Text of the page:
The history, nomenclature, classification and relationships of the genus Hapaline (Araceae) are discussed. Seven species, one, Hapaline celatrix, new to science, are described and illustrated and a key is provided.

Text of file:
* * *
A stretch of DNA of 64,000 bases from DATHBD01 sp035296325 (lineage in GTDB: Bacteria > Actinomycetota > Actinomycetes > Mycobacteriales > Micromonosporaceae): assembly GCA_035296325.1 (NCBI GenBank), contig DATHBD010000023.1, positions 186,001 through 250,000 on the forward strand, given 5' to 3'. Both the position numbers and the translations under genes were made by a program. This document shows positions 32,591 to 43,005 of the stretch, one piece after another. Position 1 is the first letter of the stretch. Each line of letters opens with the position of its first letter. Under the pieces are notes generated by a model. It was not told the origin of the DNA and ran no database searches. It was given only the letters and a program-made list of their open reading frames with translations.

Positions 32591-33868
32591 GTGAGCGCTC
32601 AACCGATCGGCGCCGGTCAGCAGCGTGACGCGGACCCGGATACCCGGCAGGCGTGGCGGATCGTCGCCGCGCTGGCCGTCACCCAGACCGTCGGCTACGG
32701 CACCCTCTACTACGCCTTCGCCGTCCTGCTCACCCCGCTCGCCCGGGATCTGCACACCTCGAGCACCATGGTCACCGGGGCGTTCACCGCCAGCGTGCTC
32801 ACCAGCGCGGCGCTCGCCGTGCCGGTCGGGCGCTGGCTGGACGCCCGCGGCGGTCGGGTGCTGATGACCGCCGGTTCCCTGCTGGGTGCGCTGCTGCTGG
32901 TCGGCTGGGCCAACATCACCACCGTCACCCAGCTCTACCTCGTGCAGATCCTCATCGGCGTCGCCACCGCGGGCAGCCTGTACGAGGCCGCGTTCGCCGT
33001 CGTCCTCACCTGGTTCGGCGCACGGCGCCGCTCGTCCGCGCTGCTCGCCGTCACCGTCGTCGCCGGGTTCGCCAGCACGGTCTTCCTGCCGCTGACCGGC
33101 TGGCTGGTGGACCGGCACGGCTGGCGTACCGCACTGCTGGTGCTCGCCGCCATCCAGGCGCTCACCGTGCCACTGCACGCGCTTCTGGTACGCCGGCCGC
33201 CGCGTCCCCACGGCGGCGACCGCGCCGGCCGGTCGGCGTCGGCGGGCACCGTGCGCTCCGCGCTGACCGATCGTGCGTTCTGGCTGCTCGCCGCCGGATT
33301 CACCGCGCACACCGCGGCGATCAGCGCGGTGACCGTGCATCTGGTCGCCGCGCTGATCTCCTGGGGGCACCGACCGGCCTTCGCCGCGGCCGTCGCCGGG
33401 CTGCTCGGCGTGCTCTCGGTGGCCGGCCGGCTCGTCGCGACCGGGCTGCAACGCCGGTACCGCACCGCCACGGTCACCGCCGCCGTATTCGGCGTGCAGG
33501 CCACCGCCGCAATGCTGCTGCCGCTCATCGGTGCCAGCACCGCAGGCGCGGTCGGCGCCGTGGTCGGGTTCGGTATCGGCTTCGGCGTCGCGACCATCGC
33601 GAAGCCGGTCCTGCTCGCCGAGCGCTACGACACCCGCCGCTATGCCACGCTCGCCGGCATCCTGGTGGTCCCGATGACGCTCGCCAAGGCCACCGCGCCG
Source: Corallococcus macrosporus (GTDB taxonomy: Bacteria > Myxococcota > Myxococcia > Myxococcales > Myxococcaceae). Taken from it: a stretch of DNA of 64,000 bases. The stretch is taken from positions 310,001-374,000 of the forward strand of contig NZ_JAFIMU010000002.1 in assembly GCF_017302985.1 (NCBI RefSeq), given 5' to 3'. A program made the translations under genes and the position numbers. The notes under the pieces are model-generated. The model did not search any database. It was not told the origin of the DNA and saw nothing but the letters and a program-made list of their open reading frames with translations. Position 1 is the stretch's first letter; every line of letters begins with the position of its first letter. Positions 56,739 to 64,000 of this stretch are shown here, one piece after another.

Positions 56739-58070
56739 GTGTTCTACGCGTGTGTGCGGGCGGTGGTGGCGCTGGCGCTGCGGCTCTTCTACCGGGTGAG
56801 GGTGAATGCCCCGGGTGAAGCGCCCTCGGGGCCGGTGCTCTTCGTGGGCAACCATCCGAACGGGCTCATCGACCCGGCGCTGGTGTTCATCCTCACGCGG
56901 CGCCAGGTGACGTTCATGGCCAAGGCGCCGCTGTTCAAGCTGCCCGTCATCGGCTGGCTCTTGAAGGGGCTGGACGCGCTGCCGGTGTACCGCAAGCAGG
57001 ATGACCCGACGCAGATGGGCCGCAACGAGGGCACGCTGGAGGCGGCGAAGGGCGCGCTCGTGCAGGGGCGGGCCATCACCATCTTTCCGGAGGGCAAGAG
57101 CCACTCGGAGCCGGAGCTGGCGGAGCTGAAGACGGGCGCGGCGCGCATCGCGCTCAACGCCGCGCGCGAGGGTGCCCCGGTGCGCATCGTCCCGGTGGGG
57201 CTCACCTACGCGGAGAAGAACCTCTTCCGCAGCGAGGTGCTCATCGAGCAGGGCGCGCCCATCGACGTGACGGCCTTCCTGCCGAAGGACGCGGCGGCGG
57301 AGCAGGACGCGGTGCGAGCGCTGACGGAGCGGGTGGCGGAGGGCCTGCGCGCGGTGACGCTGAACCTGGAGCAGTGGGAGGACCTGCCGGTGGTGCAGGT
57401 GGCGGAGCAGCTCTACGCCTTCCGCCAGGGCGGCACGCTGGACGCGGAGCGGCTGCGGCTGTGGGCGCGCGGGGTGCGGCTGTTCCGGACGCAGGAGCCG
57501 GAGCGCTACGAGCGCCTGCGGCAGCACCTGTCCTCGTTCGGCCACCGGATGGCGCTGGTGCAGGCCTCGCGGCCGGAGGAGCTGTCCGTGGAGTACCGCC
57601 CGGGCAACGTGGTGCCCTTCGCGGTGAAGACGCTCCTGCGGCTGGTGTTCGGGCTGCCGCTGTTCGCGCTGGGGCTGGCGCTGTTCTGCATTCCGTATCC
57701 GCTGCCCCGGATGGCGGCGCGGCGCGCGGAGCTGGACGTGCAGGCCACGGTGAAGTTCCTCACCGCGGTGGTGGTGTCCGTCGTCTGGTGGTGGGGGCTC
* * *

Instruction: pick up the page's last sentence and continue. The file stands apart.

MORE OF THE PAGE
Hapaline is a genus of seven species occurring from Burma (Myanmar) and China (Yunnan) to Brunei. Schott (1857) published Hapale for a small, tuberous-stemmed herb collected by Wallich in Burma almost 30 years earlier. Later, Schott (1858) altered the generic spelling to Hapaline to prevent confusion with the zoological Hapale Illiger (1811), a genus of South American marmosets. Nicolson (1981) pointed out that under Principle 1 of the International Code of Botanical Nomenclature (Stafleu et al. 1978) 'Botanical nomenclature is independent of Zoological nomenclature' and that the name Hapaline was illegitimate (superfluous) under Art. 63.1 of the Leningrad Code (Stafleu et al 1978) (= Art. 52.1 of the Tokyo Code, Greuter et al. 1994)). However, taxonomists had universally adopted the name Hapaline. The matter was resolved by the conserving of Hapaline over Hapale (Eichler et al. 1984, Greuter et al. 1988).